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This eye-opening look at the intellectual culture of today--in which science, not literature or philosophy, takes center stage in the debate over human nature and the nature of the universe--is certain to spark fervent intellectual debate.
The universe is changing in time, and it has evolved from something simpler to something more complex. That is the lesson to be learned from recent advances in evolutionary theory; the emergence of order has colored biology since Darwin and twentieth-century cosmology alike.
In Darwin's day, the exact manner of the inheritance of characteristics was not known; Darwin himself believed that certain characteristics were acquired by an organism as a result of environmental change and could be passed to the organism's offspring, an idea popularized by the French naturalist Jean-Baptiste Lamarck. In 1900, the work done by Mendel some fifty years earlier was brought to light, and the gene, though its exact nature was unknown at the time, became a player in "the modern synthesis" of Mendel and Darwin. This synthesis, which reconciled genetics per se with Darwin's vision of natural selection, was carried out in the early 1930s by R.A. Fisher, J.B.S. Haldane, and Sewall Wright, and augmented a few years later by the work of the paleontologist George Gaylord Simpson, the biologist Ernst Mayr, and the geneticist Theodosius Dobzhansky, who expanded on this neo-Darwinian paradigm. Nevertheless, there is still discord in the ranks of evolutionary biologists. The principal debates are concerned with the mechanism of speciation; whether natural selection operates at the level of the gene, the organism, or the species, or all three; and also with the relative importance of other factors, such as natural catastrophes.
Among the evolutionary biologists, George C. Williams is the senior figure in the book. People outside the field who take an interest in evolution are much more likely to think of Stephen Jay Gould or the British evolutionary biologist Richard Dawkins; few laypeople have heard of Williams. Yet nearly all evolutionary biologists, even those who do not agree with him, admire him. Williams was the first to emphasize that it was the gene on which natural selection acted. In this regard, he precedes Richard Dawkins, with whom he shares a great many ideas, and he is in a different camp from Stephen Jay Gould, who has a hierarchical theory of selection processes, of which the gene is only one level. Williams' book Adaptation and Natural Selection, published in 1966, was a treatise on what has become known as ultra-Darwinism. In recent work, Williams describes the gene as having a "codical" as well as a physical character-that is, he views the gene as a package of information, not an object.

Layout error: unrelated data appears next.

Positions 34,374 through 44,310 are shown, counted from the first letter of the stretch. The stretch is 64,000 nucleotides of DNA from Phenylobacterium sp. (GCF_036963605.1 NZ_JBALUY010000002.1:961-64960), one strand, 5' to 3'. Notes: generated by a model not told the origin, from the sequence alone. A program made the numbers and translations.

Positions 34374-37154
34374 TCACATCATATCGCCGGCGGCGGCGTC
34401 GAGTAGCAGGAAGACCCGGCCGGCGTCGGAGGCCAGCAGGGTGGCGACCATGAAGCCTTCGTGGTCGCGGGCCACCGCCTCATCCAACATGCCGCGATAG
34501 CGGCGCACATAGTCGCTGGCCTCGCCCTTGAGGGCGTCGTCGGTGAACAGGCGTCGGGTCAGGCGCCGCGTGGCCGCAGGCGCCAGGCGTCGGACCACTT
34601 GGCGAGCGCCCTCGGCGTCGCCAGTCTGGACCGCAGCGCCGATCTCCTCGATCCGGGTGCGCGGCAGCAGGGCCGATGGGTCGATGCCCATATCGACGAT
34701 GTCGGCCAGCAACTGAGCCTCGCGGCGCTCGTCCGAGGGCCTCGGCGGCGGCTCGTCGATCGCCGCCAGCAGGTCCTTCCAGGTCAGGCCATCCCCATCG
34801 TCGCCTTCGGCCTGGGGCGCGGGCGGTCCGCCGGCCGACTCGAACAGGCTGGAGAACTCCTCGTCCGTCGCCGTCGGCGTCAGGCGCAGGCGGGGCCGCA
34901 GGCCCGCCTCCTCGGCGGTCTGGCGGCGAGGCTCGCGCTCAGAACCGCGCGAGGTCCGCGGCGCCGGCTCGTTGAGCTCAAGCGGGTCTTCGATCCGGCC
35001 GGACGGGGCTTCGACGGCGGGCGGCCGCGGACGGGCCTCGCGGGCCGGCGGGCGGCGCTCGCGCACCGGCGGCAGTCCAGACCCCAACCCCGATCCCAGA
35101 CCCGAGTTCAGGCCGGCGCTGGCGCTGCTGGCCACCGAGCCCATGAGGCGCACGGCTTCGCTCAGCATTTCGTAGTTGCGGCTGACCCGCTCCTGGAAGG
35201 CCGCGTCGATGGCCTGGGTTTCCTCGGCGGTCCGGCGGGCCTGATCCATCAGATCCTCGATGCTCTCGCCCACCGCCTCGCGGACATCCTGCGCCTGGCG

Stephen Jay Gould is known among evolutionary biologists for three things: "punctuated equilibria," a theory he developed with Niles Eldredge which says that one species does not gradually turn into another but that species emerge suddenly; resuscitation of the study of relationships between embryology and evolution, as expressed in his landmark book Ontology and Phylogeny; and a famous paper, written with the population geneticist Richard Lewontin, titled "The Spandrels of San Marco and the Panglossian Paradigm; A Critique of the Adaptationist Program." He is also widely read. His books (Wonderfitl Life, Bully for Brontosaurus) are on best-seller lists around the world.